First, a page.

Fun and Food on the Fourth

I glanced at the clock.

10:00 am

Guests would be coming somewhere between two and three in the afternoon, for swimming and celebrating July 4th. In the meantime, I needed to clean the house and prepare the food.

My daughter had volunteered to help with the dusting, so after we read a story together, I told her where the dusting cloths were as I headed to the kitchen.

Nine peeled potatoes later, I went to check on her.

She reclined on the couch, an open book in her hands.

“Did you dust yet?” I asked, completely aware of her response.

She looked up at me, a little worried. “No.”

I clenched my teeth, trying not to get annoyed. Doesn’t she realize we don’t have all day?

“What are you waiting for?”

“You.” She smiled.

“I’m not dusting with you. I’m working in the kitchen. I have food to prepare.”

She sat forward. Her eyes lit up. “You are?”

I groaned inwardly. I had been planning to do some baking with my daughter over the summer, but not today.

Today I was on a deadline.

Today the food needed to taste good.

It just wasn’t the opportune time to be cooking with a child.

Hold on! What on earth was I thinking?

What’s more important? To make the perfect dinner, or to enjoy creating something with my daughter?Jessica making potato salad

The answer was obvious.

“I was in the middle of making potato salad. It needs to get in the fridge early so it can get cold before the afternoon. Want to help?”

“Sure!” She jumped up, forgetting about her book for the moment as she eagerly followed me into the kitchen.

We finished making the potato salad together.

“Is there anything else to do?”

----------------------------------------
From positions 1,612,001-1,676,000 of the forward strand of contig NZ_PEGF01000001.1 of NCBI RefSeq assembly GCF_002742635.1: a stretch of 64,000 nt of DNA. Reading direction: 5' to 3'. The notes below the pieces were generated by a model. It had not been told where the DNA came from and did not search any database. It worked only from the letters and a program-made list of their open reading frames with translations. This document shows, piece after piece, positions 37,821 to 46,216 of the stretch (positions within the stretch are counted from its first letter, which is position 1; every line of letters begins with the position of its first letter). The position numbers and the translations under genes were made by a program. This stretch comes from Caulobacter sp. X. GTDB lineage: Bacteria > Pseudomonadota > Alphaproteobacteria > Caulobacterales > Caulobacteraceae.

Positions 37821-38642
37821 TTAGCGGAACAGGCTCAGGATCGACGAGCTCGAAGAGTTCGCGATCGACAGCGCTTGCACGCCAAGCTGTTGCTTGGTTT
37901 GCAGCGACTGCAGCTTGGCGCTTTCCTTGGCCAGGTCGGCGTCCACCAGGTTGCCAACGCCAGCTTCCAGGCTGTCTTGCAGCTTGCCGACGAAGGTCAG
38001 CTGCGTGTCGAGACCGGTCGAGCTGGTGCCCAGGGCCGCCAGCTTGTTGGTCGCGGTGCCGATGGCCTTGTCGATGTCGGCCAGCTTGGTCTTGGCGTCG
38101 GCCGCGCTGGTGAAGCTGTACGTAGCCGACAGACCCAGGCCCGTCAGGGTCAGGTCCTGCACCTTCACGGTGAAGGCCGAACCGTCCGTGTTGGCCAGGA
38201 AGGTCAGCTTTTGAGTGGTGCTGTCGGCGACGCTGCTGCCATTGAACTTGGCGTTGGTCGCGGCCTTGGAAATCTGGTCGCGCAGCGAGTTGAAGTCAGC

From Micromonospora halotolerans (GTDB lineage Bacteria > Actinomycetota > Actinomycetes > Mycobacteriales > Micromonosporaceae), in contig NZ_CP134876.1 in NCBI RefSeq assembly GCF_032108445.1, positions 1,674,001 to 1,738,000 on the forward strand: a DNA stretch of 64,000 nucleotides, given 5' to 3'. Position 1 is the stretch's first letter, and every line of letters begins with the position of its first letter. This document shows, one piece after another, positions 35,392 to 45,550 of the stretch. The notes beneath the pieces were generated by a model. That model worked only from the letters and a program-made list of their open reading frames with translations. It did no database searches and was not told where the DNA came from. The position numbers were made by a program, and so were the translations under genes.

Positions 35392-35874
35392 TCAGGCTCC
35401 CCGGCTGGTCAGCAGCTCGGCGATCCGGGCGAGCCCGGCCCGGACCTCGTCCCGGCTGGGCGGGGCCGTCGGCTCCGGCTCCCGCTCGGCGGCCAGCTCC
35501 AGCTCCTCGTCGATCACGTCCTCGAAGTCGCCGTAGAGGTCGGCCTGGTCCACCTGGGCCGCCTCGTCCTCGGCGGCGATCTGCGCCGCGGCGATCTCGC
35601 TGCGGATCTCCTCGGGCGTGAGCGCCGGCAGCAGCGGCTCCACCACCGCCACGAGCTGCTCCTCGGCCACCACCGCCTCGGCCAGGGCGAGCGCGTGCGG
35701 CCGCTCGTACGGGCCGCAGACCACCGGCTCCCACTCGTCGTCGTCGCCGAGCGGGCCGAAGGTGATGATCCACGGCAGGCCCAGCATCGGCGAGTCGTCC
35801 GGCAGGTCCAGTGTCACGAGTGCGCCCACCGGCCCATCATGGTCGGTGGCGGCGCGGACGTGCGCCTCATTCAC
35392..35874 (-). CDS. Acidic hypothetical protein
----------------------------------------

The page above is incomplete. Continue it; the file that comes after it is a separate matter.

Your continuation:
I had been hemming and hawing about whether or not to attempt a dessert. Why not?

“You want to make a pie with me?”

“Really?” When seeing the excitement in her eyes at such a simple thing, I wondered why I hadn’t done this earlier.

After placing the pie in the fridge, she went on to dust while I washed the dishes. She even asked me for Windex and started washing the glass door leading to the balcony.

By the way, the food wasn’t just good. It was perfect.

It had been created with love – the most important ingredient for anything in life.Jessica making lemon tart fruit pie


About Bonita Jewel

Bonita Jewel is an author and blogger who writes on a variety of themes, including: Literature & poetry Writing Parenting Purpose After living in India from the age of 16 to 28, she returned to California with her husband and three children. She is pursuing a Degree at Fresno State University. Bonita teaches community education at Clovis Adult. Her courses include Blogging Basics, Power Editing, Creative Writing, and Working from Home. She also freelances as an editor, ghostwriter, and writing coach. Her greatest passions are her family, her faith, writing, and reading. Bonita Jewel has been reading since she was 2 ½. Thirty years later, she still loves the magic and mystery of the written word. She is slowly breathing life into roughly 50 novels and nearly as many nonfiction works, depending on which plot or character seizes her interest at any given time. Please connect with Bonita at:

Posted on July 6, 2012, in Attributes, Life Lessons, Patience, Priorities, Special Days and tagged , , , , , , , , , , , . Bookmark the permalink. 2 Comments.

  1. As a dad, baking with my son, was a great tool to engage my son with.

    • That’s very true. One of my children, who doesn’t so readily volunteer information, will start talking non-stop when we work together side by side cooking. It’s a great opportunity for parents to find out what’s happening in their children’s lives, and teach them a practical skill at the same time.

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